Fort Story, also known as Joint Expeditionary Base East, is an installation connected to the United States Navy and Little Creek Amphibious Base. Fort Story is also the Army’s only facility that trains troops with amphibious equipment. The location of Fort Story in Virginia Beach, Virginia provides a variety of different terrains to train military units, including dunes, sandy trails, surf, deep-water anchorage, tidal changes, and cypress swamps as well as open land. In 1941 before World War II, the Harbor Defense Headquarters was moved to Fort Story, which greatly expanded the base and in 1944 the coast was heavily fortified. The base was declared a permanent installment in 1961.
With offices conveniently located in Norfolk and nearby Virginia Beach, our military defense lawyers have defended countless military members in courts-martial, discharge boards, and other military justice matters at Fort Story. If you or a loved one face military disciplinary action at Fort Story, we encourage you to contact our Fort Story military attorneys for a free consultation.
Army E-7 tested positive on a unit sweep urinalysis test for marijuana and his chain of command referred his case to a court-martial. Complicating matters, our client also tested positive on a urinalysis test for marijuana fifteen years earlier, which the government sought to introduce as evidence of a pattern of drug involvement. Our client also had been counseled on numerous occasions for integrity issues. As a result, if our client testified, the panel would have learned that he had a history of making false statements and had a previous positive test result for marijuana. Since we were significantly limited in what type of case we could present due to these prior incidents, our attorneys instead attacked the collection program at the command, highlighting numerous instances of non-compliance with AR 600-85. Result: Even without testifying, our client was found NOT GUILTY of wrongful marijuana use.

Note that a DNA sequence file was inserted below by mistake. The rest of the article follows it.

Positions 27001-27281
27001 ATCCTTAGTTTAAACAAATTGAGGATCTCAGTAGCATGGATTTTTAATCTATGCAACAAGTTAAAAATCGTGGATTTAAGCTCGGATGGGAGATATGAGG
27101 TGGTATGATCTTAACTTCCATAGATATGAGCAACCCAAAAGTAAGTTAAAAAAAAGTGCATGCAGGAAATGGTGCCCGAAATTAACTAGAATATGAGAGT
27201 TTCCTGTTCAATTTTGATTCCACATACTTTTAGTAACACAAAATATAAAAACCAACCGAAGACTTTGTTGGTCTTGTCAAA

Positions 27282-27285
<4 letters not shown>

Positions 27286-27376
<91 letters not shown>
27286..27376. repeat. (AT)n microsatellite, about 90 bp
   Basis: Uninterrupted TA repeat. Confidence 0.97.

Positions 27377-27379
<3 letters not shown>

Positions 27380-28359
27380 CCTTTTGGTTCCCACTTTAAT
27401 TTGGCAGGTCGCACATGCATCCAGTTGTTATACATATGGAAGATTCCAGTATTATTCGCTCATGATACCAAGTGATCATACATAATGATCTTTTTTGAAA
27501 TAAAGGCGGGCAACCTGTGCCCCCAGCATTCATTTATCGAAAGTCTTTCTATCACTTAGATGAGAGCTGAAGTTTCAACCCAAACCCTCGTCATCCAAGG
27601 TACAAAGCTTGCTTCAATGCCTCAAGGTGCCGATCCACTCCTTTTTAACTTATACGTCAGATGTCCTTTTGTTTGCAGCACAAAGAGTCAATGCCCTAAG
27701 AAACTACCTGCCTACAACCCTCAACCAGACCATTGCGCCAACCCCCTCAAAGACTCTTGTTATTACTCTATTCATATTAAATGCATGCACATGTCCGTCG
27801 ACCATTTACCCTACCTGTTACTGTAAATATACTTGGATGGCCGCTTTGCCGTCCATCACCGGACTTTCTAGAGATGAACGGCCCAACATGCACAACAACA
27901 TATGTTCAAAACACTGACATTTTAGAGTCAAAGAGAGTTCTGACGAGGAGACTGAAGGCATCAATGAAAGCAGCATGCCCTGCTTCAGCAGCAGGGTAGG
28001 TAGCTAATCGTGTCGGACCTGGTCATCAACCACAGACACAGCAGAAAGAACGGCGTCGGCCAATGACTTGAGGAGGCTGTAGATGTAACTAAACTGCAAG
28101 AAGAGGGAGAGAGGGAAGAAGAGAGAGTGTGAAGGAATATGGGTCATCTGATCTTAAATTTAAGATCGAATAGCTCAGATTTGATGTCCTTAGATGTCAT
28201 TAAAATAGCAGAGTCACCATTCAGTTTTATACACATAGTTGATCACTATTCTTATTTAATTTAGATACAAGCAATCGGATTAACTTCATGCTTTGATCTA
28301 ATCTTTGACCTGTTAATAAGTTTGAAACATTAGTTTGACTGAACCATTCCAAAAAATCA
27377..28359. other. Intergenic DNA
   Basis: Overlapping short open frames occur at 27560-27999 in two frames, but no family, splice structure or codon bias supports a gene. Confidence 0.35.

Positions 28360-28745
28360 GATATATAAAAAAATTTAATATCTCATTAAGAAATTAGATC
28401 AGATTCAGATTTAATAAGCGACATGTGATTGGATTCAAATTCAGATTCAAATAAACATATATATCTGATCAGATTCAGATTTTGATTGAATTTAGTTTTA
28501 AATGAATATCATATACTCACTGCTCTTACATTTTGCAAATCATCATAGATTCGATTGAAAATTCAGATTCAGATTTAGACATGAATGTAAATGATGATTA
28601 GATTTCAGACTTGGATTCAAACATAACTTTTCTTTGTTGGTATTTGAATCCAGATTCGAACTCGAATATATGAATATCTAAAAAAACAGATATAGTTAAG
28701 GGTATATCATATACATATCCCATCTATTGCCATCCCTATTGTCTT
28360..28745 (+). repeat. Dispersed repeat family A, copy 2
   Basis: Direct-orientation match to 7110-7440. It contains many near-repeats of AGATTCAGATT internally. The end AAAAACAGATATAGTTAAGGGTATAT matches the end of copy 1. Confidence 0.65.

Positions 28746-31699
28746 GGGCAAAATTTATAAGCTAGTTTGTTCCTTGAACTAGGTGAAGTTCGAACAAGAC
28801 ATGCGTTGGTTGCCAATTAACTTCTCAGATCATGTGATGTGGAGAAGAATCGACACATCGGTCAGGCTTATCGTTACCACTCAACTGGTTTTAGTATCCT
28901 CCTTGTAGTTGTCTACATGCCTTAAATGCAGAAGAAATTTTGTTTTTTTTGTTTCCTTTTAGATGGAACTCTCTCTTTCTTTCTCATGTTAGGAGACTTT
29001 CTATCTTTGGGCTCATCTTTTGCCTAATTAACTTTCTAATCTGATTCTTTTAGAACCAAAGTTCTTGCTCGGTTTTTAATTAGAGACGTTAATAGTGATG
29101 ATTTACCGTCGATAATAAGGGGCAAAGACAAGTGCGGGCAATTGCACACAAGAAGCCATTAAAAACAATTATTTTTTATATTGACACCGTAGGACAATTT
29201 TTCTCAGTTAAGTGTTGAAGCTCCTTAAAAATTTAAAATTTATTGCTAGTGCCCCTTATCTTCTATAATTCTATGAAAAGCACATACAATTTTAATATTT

Category: Positive Urinalysis Success Stories
MIDDLE ATLANTIC: Client defense contractor was issued a Statement of Reasons (SOR) under Adjudicative Guideline F – Financial Considerations, alleging three mortgage loan accounts, totaling approximately $935,000.00 in default/arrears, with all three being foreclosed upon and the Applicant being still liable for approximately $225,000.00 in outstanding debt. After working with client to resolve the outstanding financial liability, and presenting a strong case for responsible actions in incurring the debt, despite the substantial losses when the economy suffered a catastrophic downturn, the Administrative Judge found FOR THE APPLICANT and the clearance was granted.
Reserve O-5 issued Letter of Intent (LOI) to revoke clearance after having recently favorably appealed a previous revocation of security clearance and granting of clearance with caution. Initial denial was based upon allegations of child emotional and physical abuse, arrests for assault, assault and battery, domestic assault, assault and battery on a family member and obstruction of justice on five different occasions. Within two weeks of the previous granting of the clearance with caution, the officer was charged with felony hit and run as well as reports being received of the officer engaging in an inappropriate personal relationship outside of marriage and the unauthorized disclosure of classified information to that person. Coincidental with these issues arising in the military context, client was in the process of obtaining adjudication for a clearance as a civilian employee of a different Federal Agency. After presentation of a response package, in answer to the LOI, to the Military Service’s Central Adjudication Facility the CLEARANCE was REINSTATED, again with caution, and without the necessity of a personal appearance before an Administrative Judge. The client was then able to submit the response to the military LOI to the other Federal Agency and obtain a clearance.
Active duty E-6 received Letter of Intent (LOI)/Statement of Reasons (SOR) under Adjudicative Guidelines for Personal Conduct and Financial Considerations concerning eight accounts in arrears/collection/bad debts totaling approximately $25,000 as well as the omission of relevant and material facts on the SF86 and admissions during OPM background investigation to spending more money than was being earned. After submission of detailed response to SOR, Central Adjudication Facility (CAF) found FOR THE APPLICANT and granted the clearance without the necessity of a Personal Appearance before an Administrative Judge from the Defense Office of Hearings and Appeals (DOHA).